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1.
Front Immunol ; 12: 750969, 2021.
Article in English | MEDLINE | ID: covidwho-1551506

ABSTRACT

The COVID-19 is an infectious disease caused by SARS-CoV-2 infection. A large number of clinical studies found high-level expression of pro-inflammatory cytokines in patients infected with SARS-CoV-2, which fuels the rapid development of the disease. However, the specific molecular mechanism is still unclear. In this study, we found that SARS-CoV-2 Nsp5 can induce the expression of cytokines IL-1ß, IL-6, TNF-α, and IL-2 in Calu-3 and THP1 cells. Further research found that Nsp5 enhances cytokine expression through activating the NF-κB signaling pathway. Subsequently, we investigated the upstream effectors of the NF-κB signal pathway on Nsp5 overexpression and discovered that Nsp5 increases the protein level of MAVS. Moreover, Nsp5 can promote the SUMOylation of MAVS to increase its stability and lead to increasing levels of MAVS protein, finally triggering activation of NF-κB signaling. The knockdown of MAVS and the inhibitor of SUMOylation treatment can attenuate Nsp5-mediated NF-κB activation and cytokine induction. We identified a novel role of SARS-CoV-2 Nsp5 to enhance cytokine production by activating the NF-κB signaling pathway.


Subject(s)
Adaptor Proteins, Signal Transducing/metabolism , Coronavirus 3C Proteases/immunology , Cytokines/biosynthesis , NF-kappa B/metabolism , SARS-CoV-2/immunology , Sumoylation/physiology , Adaptor Proteins, Signal Transducing/genetics , Animals , COVID-19/immunology , Cell Line , Chlorocebus aethiops , Enzyme Activation/drug effects , HEK293 Cells , Humans , Immunity, Innate/immunology , Interleukin-1beta/biosynthesis , Interleukin-2/biosynthesis , Interleukin-6/biosynthesis , Signal Transduction/physiology , Sumoylation/drug effects , THP-1 Cells , Tumor Necrosis Factor-alpha/biosynthesis , Vero Cells
2.
Sci Rep ; 11(1): 20638, 2021 10 19.
Article in English | MEDLINE | ID: covidwho-1475483

ABSTRACT

The COVID-19 pandemic is an unprecedented threat to humanity that has provoked global health concerns. Since the etiopathogenesis of this illness is not fully characterized, the prognostic factors enabling treatment decisions have not been well documented. Accurately predicting the progression of the disease would aid in appropriate patient categorization and thus help determine the best treatment option. Here, we have introduced a proteomic approach utilizing data-independent acquisition mass spectrometry (DIA-MS) to identify the serum proteins that are closely associated with COVID-19 prognosis. Twenty-seven proteins were differentially expressed between severely ill COVID-19 patients with an adverse or favorable prognosis. Ingenuity Pathway Analysis revealed that 15 of the 27 proteins might be regulated by cytokine signaling relevant to interleukin (IL)-1ß, IL-6, and tumor necrosis factor (TNF), and their differential expression was implicated in the systemic inflammatory response and in cardiovascular disorders. We further evaluated practical predictors of the clinical prognosis of severe COVID-19 patients. Subsequent ELISA assays revealed that CHI3L1 and IGFALS may serve as highly sensitive prognostic markers. Our findings can help formulate a diagnostic approach for accurately identifying COVID-19 patients with severe disease and for providing appropriate treatment based on their predicted prognosis.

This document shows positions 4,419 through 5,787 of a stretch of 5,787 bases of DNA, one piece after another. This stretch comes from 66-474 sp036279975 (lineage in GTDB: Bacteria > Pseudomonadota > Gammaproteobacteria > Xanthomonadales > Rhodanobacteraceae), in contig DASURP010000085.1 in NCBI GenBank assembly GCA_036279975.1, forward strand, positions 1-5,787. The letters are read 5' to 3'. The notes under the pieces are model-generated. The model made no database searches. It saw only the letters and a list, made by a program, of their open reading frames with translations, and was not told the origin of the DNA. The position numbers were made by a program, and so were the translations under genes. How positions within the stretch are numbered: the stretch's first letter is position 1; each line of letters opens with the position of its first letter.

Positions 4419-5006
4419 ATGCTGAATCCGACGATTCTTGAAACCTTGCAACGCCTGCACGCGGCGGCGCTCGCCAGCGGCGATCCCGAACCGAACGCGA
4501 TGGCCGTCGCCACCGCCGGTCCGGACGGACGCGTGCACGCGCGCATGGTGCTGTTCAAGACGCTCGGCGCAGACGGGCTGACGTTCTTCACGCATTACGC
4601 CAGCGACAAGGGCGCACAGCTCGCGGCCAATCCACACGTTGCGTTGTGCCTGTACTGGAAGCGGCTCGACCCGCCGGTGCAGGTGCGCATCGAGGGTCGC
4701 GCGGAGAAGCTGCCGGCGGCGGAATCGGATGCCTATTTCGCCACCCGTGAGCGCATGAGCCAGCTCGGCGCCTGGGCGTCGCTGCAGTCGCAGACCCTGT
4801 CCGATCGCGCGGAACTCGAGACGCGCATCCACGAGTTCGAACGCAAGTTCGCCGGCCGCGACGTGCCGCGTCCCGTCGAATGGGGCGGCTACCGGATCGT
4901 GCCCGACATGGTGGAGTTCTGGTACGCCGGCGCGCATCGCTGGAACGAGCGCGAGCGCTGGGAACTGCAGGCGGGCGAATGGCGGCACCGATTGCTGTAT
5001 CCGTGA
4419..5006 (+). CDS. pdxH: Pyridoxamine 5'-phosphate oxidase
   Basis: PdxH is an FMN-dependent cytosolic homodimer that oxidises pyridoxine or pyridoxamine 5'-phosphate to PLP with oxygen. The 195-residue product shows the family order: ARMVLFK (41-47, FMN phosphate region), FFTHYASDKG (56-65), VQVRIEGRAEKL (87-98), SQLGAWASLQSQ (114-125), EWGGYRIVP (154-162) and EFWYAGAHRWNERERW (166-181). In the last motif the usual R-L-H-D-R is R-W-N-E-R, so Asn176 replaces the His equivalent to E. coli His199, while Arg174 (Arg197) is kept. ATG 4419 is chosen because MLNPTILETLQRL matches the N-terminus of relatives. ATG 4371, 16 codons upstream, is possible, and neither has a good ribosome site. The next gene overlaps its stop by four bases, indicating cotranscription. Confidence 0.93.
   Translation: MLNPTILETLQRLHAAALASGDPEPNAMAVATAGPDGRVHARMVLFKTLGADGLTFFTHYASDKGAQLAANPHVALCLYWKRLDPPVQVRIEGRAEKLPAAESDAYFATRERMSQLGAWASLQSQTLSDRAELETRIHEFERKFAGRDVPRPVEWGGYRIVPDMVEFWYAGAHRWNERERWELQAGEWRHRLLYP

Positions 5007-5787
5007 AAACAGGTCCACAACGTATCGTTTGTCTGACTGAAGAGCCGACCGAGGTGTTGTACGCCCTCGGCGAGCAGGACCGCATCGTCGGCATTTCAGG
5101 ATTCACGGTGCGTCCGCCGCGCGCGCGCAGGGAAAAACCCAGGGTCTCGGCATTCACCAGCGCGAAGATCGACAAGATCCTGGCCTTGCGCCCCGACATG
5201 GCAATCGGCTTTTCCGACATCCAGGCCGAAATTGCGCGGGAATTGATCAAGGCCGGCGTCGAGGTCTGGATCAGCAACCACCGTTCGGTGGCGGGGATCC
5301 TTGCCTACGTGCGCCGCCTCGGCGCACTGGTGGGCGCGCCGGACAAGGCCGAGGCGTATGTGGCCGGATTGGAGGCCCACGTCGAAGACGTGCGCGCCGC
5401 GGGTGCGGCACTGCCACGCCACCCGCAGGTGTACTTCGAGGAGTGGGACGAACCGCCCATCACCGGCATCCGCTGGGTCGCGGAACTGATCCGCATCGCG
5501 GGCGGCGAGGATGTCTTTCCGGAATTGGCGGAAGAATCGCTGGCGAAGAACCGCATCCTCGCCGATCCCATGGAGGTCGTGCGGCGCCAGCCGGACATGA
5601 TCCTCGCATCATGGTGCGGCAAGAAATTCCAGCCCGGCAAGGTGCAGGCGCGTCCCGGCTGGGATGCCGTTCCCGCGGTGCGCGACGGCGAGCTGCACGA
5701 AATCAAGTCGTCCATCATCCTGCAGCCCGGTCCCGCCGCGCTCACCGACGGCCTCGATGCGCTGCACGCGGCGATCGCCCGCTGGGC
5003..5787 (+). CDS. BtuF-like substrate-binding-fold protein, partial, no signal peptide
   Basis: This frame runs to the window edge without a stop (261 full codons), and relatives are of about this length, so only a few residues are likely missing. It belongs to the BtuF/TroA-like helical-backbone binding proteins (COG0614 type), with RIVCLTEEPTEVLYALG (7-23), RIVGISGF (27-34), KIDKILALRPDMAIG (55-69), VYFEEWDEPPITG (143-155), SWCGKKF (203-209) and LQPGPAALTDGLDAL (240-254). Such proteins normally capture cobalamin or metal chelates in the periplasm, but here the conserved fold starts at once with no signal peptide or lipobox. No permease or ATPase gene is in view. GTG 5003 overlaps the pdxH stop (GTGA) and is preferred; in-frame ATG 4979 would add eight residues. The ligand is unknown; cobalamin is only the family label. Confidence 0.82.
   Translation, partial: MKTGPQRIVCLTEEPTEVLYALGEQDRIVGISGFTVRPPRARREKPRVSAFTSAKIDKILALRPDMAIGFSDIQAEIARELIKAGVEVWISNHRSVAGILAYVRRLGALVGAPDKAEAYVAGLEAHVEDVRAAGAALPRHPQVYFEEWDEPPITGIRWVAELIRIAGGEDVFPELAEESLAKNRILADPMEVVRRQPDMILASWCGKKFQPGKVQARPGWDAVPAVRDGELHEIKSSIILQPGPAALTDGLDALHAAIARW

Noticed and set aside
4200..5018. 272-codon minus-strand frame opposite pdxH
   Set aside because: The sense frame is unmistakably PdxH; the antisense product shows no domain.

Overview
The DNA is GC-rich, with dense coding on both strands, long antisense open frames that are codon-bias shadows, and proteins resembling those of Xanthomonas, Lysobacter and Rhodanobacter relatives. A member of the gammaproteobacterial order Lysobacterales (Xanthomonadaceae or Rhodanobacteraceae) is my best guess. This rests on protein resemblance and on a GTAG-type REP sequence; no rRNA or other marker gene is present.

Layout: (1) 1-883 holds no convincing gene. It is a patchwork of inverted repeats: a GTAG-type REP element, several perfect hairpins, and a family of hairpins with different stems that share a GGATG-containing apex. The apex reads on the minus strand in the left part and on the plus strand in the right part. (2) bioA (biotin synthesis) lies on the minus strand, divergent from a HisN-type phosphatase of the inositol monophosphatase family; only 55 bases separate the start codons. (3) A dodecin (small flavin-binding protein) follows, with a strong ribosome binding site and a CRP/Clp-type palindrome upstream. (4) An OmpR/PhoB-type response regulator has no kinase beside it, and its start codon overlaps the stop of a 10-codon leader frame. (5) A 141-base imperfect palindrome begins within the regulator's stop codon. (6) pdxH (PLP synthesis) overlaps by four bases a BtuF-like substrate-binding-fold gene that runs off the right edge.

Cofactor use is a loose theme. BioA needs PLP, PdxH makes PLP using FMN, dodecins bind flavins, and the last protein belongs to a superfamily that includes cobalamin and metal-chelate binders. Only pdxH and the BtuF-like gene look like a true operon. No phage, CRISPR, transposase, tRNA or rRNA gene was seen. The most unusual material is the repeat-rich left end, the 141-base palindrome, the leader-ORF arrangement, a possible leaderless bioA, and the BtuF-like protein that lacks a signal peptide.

Subject(s)
Biomarkers/blood , COVID-19 Serological Testing/methods , COVID-19/blood , Gene Expression Profiling , Proteomics/methods , Chitinase-3-Like Protein 1/metabolism , Enzyme-Linked Immunosorbent Assay , Gas Chromatography-Mass Spectrometry , Gene Expression Regulation , Humans , Inflammation , Interleukin-1beta/biosynthesis , Interleukin-6/biosynthesis , Prognosis , SARS-CoV-2 , Tumor Necrosis Factor-alpha/biosynthesis , Virus Diseases
3.
Viruses ; 13(10)2021 10 15.
Article in English | MEDLINE | ID: covidwho-1470996

ABSTRACT

Infections with viral pathogens are widespread and can cause a variety of different diseases. In-depth knowledge about viral triggers initiating an immune response is necessary to decipher viral pathogenesis. Inflammasomes, as part of the innate immune system, can be activated by viral pathogens. However, viral structural components responsible for inflammasome activation remain largely unknown. Here we analyzed glycoproteins derived from SARS-CoV-1/2, HCMV and HCV, required for viral entry and fusion, as potential triggers of NLRP3 inflammasome activation and pyroptosis in THP-1 macrophages. All tested glycoproteins were able to potently induce NLRP3 inflammasome activation, indicated by ASC-SPECK formation and secretion of cleaved IL-1ß. Lytic cell death via gasdermin D (GSDMD), pore formation, and pyroptosis are required for IL-1ß release. As a hallmark of pyroptosis, we were able to detect cleavage of GSDMD and, correspondingly, cell death in THP-1 macrophages. CRISPR-Cas9 knockout of NLRP3 and GSDMD in THP-1 macrophages confirmed and strongly support the evidence that viral glycoproteins can act as innate immunity triggers. With our study, we decipher key mechanisms of viral pathogenesis by showing that viral glycoproteins potently induce innate immune responses. These insights could be beneficial in vaccine development and provide new impulses for the investigation of vaccine-induced innate immunity.


Subject(s)
Immunity, Innate/immunology , Inflammasomes/immunology , Macrophages/immunology , NLR Family, Pyrin Domain-Containing 3 Protein/immunology , Viral Envelope Proteins/immunology , Viral Fusion Proteins/immunology , Cell Line, Tumor , Cytomegalovirus/immunology , Hepacivirus/immunology , Humans , Interleukin-1beta/biosynthesis , Interleukin-1beta/immunology , Pyroptosis/immunology , SARS Virus/immunology , SARS-CoV-2/immunology , THP-1 Cells
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